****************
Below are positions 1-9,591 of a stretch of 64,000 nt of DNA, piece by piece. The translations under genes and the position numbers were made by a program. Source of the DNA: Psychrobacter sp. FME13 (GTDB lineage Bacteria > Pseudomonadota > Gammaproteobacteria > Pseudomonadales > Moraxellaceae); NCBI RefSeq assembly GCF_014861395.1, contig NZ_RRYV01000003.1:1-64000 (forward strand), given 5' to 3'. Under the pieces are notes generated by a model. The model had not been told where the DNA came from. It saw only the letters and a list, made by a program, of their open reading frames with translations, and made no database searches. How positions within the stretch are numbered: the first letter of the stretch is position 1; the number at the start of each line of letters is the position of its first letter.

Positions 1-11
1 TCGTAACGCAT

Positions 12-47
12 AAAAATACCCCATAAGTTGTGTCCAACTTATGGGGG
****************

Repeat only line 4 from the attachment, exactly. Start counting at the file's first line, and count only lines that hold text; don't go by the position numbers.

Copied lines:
Positions 12-47